Napoli: Under the Volcano

In Naples, it took me a long time to learn how the lock on the main door of our apartment block worked. The key turned, but I would use all my strength and the lock still wouldn’t give. The trick was to grab a firm hold of the bars on the caged door, thrust the entire door forcefully up as the key turned, and hey presto. When I was still struggling, there was sometimes a North African concierge hanging around, or the permanent residents were quite happy to assist; you got there in the end. It sums Naples up, for I thought this was a great city. It’s a rickety mess where everything appears on the point of collapse, yet somehow it all manages to work. It is as if Naples remembered about health & safety halfway through, and thought “Nah, I’ll just wing it”, which fits my temperament perfectly.

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Amalfi: Round the Hairpin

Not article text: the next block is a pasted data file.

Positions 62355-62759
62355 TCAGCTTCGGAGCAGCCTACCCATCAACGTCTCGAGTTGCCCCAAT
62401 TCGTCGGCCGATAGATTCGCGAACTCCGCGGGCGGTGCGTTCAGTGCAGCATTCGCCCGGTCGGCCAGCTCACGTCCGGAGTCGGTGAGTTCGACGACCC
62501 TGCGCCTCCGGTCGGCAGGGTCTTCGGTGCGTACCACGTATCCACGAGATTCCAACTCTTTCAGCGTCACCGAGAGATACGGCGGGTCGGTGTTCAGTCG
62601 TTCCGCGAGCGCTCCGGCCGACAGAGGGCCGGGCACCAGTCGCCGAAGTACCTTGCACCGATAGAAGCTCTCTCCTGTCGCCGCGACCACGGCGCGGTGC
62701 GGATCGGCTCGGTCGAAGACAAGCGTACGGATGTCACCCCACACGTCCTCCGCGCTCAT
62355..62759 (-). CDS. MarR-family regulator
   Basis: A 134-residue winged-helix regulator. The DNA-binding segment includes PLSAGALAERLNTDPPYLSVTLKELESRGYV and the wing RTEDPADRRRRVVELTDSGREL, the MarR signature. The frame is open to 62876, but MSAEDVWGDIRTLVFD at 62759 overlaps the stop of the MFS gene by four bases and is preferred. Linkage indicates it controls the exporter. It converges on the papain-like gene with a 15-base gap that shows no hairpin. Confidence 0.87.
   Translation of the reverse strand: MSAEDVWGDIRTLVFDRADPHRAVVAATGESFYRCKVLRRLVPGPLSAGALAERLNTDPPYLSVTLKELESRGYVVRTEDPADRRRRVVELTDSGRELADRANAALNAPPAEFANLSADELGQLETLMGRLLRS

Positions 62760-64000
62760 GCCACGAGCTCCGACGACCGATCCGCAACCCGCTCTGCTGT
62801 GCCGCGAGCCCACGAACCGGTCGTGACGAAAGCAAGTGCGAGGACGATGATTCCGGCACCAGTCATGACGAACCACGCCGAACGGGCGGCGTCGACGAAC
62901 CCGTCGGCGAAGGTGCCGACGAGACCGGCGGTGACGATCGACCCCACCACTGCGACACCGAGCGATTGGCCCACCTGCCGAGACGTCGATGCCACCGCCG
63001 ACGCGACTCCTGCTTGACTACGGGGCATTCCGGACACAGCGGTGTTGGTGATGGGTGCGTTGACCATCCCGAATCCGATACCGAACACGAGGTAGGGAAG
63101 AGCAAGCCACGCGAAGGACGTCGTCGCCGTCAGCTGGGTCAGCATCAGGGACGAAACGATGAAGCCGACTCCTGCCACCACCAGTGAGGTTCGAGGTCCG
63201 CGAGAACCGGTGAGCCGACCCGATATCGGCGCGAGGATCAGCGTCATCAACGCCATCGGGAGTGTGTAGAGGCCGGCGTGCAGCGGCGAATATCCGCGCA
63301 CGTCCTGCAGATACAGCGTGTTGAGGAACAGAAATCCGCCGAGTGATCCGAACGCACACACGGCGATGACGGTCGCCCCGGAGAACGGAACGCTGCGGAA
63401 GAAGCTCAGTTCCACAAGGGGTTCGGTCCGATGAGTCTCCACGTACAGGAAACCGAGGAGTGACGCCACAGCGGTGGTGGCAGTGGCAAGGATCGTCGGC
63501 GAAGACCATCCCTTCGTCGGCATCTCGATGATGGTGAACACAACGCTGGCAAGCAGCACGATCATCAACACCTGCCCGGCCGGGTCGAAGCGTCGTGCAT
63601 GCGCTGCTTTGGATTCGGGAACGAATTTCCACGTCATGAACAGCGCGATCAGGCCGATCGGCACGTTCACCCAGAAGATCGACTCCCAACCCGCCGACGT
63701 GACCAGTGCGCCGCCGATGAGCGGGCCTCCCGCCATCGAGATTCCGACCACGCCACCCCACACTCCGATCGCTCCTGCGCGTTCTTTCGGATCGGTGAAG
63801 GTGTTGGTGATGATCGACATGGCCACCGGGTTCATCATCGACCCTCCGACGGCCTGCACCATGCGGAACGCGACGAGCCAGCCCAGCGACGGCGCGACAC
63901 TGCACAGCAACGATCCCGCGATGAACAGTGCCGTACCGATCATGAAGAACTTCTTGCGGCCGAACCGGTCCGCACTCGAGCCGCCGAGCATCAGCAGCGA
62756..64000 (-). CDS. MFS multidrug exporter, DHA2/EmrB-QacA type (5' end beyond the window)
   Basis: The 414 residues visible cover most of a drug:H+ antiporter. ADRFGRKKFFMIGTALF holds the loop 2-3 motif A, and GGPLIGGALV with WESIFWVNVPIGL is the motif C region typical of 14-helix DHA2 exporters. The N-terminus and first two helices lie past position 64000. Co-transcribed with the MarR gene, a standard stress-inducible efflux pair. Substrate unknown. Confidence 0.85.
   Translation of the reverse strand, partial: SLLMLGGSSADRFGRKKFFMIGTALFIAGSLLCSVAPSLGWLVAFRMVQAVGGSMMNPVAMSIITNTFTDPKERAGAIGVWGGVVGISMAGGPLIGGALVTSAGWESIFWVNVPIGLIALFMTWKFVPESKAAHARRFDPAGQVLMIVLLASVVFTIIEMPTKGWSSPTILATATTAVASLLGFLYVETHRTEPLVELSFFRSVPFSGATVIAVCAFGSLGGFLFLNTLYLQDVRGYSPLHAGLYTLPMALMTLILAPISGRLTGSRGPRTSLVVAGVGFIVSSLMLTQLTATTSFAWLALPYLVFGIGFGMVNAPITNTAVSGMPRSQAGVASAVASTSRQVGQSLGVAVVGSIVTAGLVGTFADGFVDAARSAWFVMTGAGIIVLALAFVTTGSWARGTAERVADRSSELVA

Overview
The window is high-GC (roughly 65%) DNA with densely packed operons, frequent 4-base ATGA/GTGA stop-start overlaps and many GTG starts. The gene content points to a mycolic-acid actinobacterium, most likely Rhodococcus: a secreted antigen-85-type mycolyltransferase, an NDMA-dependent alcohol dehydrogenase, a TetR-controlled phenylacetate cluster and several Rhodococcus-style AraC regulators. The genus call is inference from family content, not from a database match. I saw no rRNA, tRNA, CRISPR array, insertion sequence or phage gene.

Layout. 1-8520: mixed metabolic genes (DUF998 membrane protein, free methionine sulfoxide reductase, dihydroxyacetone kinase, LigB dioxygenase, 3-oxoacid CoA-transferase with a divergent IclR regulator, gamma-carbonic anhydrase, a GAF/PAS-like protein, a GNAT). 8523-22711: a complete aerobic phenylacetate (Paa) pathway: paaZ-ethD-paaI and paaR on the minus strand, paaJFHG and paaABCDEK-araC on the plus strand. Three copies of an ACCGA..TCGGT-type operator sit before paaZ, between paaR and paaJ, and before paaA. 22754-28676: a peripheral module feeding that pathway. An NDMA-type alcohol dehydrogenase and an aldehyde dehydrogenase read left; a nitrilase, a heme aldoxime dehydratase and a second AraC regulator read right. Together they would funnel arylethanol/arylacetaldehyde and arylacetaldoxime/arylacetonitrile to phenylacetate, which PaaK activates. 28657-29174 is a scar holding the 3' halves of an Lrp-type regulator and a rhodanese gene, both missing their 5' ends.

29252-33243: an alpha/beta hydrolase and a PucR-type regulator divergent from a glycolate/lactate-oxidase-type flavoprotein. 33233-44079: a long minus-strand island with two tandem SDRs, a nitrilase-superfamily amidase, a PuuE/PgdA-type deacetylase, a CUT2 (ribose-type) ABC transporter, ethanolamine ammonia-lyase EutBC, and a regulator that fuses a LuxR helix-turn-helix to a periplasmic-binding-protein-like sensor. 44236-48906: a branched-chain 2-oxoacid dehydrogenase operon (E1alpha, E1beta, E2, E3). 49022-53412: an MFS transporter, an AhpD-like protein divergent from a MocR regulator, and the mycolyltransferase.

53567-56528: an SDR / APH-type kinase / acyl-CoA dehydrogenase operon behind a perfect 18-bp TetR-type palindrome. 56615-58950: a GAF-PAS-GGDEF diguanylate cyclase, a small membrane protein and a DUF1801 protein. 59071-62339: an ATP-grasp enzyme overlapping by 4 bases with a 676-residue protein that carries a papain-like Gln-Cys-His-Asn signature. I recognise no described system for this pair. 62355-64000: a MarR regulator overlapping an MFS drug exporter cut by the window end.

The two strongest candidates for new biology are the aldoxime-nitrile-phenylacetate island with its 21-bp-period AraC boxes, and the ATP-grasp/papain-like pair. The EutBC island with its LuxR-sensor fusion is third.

The most interesting thing about visiting the Amalfi coast is the drive. The bus drivers are -by necessity- kamikaze pilots, achieving great speeds on a road which has an entirely blind corner every 20 seconds or so. They simply hoot their horn to advertise their presence. From Salerno, the zig-zags are at least relatively flat; but to Sorrento you can add to this merry hell a continual climbing and descending of steep hills, and woe betide the fool who boards the bus on a full stomach (this fool had a rum-soused cream cake with his breakfast cappuccino, and barely lived to tell the tale). It’s very narrow too, and many a car was compelled to reverse back by our bus. The only time we had to reverse was for a lorry. At one point, it took us half an hour to travel half a mile because men in a pickup truck were pruning the branches on the vertical cliffs, and this section of the coast road was made one-way for the afternoon. The road is very popular with cyclists. People around here must be mad.

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